Aeroflex engineers worked alongside designers from the NASA Jet Propulsion Laboratory in Pasadena, Calif., and the Applied Physics Lab at Johns Hopkins University in Baltimore. The result is a chip that has low standby power, can operate efficiently in sleep mode, and complements existing radiation-hardened DC-to-DC converters, says Joe Castaldo, director of sales and marketing for the Aeroflex microelectronics operation.

Company engineers made the chip efficient by building it with a CMOS process, as opposed to bipolar or non-CMOS. They also enabled the device to tolerate as much radiation as 100 kilorads by building it with a 0.6-micron commercial rad-hard process.
When they release the ACT5031 in July, Aeroflex will position it against competing products from Texas Instruments in Dallas, Linear Technology in Milpitas, Calif., and SGS-Thomson, now known as STMicroelectronics, in Carrollton, Texas.

Customers want to buy electronic components off the shelf, which is why Aeroflex has expanded its family of rad-hard voltage regulators for satellite applications. The company started with the ACT8601 in 1999, built to withstand a total dose of radiation as strong as 100 kilorads. The device offers adjustable output voltage from 1.2 to 37 volts, 1.5-amp output current, hermetic packaging, and a temperature range for industrial, military, and space demands.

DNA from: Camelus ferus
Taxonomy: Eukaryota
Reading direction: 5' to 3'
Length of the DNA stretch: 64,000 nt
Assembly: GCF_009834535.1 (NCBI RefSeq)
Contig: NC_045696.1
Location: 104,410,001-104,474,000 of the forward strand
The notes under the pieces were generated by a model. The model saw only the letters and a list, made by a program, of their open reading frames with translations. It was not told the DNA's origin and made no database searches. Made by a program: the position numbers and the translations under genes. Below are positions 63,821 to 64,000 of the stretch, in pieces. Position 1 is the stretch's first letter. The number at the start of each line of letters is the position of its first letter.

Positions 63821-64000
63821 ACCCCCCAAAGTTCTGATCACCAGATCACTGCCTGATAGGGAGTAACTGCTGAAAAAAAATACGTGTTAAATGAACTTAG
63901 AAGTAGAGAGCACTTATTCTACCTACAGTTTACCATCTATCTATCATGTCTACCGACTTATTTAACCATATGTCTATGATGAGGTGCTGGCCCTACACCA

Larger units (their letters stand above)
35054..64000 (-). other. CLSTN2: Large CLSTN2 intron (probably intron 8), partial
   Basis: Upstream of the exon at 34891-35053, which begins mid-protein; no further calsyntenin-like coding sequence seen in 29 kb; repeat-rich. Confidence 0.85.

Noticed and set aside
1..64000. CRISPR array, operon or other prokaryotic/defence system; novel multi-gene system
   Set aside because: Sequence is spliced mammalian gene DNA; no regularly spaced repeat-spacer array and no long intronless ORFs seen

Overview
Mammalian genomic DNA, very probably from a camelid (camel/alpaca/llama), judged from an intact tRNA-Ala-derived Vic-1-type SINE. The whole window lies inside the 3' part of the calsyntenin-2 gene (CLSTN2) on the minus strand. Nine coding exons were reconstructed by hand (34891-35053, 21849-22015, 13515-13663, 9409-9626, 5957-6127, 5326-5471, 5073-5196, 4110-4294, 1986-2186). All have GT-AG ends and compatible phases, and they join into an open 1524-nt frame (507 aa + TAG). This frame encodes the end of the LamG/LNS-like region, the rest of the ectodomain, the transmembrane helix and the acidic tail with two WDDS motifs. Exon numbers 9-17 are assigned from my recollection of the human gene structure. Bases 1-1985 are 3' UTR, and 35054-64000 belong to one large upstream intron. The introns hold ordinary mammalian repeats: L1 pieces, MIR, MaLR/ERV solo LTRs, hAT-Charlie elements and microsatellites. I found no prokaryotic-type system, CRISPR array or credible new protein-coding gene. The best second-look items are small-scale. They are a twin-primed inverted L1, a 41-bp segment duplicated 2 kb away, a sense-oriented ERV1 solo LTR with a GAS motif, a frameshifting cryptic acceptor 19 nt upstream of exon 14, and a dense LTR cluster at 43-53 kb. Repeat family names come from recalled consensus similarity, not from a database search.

The company offers four related -choices: the 8603 and 04 offer 30-kilorad protection for three-to-six-month missions, while the 8601 and 02 offer full 100-kilorad protection for 10-year endurance.

Customers also demand standard military drawings (SMDs) crafted to standards set by the U.S. Army's Defense Supply Center Columbus (DSCC) in Columbus, Ohio, and the resulting data sheet. Aeroflex has submitted these components for approval.

** Components shrink to fit on UAVs

When military designers need a power converter, they usually choose a DC-DC converter brick. Most COTS applications can use a full-, half-, or quarter-brick, while specialized jobs use one-eighth or one-sixteenth. Now they have another option-the VI Chip from Vicor Corp. in Andover, Mass. The chip can replicate the functionality of a full brick in one-fifth the space, while offering better performance in efficiency, noise, transient response, and cost, says Andrew Hilbert, senior director of product marketing for Vicor.

With its small size and weight, the VI Chip would be a good match for unmanned aerial -vehicles (UAVs) and for personal electronics carried by soldiers.

Some engineers combine bricks and chips. They face a challenge of stepping voltage down low enough to power the latest processors, so they often use a brick upstream and then a VI Chip to drop power from 5 volts to 3.3 or lower, Hilbert says.

Vicor is also working on a version of the chip that will handle higher voltages, necessary for electric-drive vehicles. The current product family serves the 48-volt commercial market, but Vicor engineers plan to release an extension for 300-volt jobs, as well as a family built for the 28-volt COTS market, with an extension for 270-volt high-power jobs.

Military specifications often require unique input voltages and EMI standards, so Vicor engineers can build almost any custom solution, says Keith Nardone, senior military product marketing manager. That is crucial to serve a military market challenged by parts that become obsolete within a year or two, he says. So Vicor designers use the company's library of DC-DC converters as a menu of standard building blocks, then optimize the part for main circuits, ancillary circuits, thermals, and packaging.